Global Value Chain: Financing

chain.bmpOur fourth and final installment about our new report —Forging New Partnerships–i s about how companies can effectively pay for their expansions and worker training programs. As our report notes:

Doing business in the global value chain increases the level of complexity in all aspects of the company, including financing. The environment for securing capital to finance operations and growth is no longer as easy as filling out a loan application or placing a call to your neighborhood banker. Small and medium manufacturers (SMMs) should look to a wider range of financing sources to grow.

Our partner for this report was RSM McGladrey, a global accounting, tax and business consulting firm headquartered in Minnesota. A survey they conducted among their manufacturing clients last year showed that one of the leading barriers to pursuing international growth is the inability to obtain suitable financing. As the global value chain expands, this need will only intensify. The same survey showed that the top three reasons for not participating in government programs that can assist SMMs with financing are:

  • 294 companies were unfamiliar with the government financing programs;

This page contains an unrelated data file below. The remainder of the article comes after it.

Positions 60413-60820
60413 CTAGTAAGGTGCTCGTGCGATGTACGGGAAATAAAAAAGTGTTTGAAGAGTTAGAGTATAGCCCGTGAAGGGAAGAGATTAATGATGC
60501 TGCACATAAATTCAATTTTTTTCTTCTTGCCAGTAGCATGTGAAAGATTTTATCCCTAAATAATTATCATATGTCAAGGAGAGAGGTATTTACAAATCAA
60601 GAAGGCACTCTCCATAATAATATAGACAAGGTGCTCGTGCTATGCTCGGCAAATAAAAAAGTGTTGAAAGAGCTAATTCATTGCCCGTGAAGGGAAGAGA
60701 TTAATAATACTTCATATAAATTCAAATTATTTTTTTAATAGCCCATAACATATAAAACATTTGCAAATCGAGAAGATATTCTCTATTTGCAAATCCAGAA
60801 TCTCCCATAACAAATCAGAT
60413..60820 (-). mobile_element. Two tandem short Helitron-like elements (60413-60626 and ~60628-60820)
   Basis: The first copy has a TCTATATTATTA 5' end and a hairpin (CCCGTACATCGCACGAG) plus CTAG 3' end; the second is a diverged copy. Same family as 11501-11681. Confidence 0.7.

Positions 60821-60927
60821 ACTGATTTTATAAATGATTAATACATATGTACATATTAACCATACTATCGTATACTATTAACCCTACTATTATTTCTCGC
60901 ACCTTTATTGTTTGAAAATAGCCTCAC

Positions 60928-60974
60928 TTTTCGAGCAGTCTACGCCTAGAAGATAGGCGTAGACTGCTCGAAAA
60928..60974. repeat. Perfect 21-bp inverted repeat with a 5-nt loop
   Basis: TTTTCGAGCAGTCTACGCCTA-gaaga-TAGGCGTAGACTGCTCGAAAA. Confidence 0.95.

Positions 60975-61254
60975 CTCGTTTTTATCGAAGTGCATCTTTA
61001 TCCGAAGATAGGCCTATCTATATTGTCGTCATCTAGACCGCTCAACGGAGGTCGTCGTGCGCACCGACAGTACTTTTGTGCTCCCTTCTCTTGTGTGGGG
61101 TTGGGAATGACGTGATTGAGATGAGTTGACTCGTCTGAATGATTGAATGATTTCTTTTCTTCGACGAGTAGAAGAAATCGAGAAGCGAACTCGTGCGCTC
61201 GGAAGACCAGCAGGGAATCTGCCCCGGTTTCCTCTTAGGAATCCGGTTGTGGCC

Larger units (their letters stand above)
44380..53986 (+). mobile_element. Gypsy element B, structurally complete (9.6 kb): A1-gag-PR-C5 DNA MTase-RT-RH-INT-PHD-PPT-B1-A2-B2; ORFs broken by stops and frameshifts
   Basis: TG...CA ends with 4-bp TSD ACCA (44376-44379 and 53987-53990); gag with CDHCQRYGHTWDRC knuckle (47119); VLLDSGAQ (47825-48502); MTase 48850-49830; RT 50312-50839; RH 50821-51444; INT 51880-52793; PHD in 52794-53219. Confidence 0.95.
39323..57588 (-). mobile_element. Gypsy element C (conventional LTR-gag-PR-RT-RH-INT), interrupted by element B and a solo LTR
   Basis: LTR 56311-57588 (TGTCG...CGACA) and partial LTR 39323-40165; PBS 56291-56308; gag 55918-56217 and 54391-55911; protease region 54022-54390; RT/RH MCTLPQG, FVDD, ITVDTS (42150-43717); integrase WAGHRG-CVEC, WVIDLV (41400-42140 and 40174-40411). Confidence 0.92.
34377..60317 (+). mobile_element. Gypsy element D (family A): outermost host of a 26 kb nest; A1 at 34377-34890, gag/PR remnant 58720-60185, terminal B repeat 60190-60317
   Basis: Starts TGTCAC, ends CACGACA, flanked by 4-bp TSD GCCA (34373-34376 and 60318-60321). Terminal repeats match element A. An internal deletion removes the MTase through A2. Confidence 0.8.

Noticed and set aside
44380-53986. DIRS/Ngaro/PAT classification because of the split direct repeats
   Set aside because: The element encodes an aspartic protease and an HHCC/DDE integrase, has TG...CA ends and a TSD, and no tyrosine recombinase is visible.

• 196 were not interested in them and
  • 187 were unsure how to get started.
  • One of the reasons for writing Forging New Partnerships is to better educate SMMs about some of the financing options open to them. It also profiles three companies that have found ways to utilize some of these resources.

    Bison Gear & Engineering in Illinois has used industrial revenue bonds to build a new plant and tapped a Small Business Innovation Research (SBIR) grant from the National Science Foundation to conduct research on new motor technology. Pacific Plastics in California harnessed state grants for worker training and has applied for a federal Trade Adjustment Assistance grant that is being piloted in the innovation corridor in California. Al-jon in Iowa turned to investment partners to grow his business, not only with cash, but also with the know-how of applying it wisely to lean manufacturing and redesign of its service delivery.

    This wraps up our blog discussion of how manufacturers are dealing with new challenges in the value chain. We always welcome comments and questions and, if you’d like to read Forging New Partnerships, it’s available for free on our website. Just click the link above and it will take you to it.

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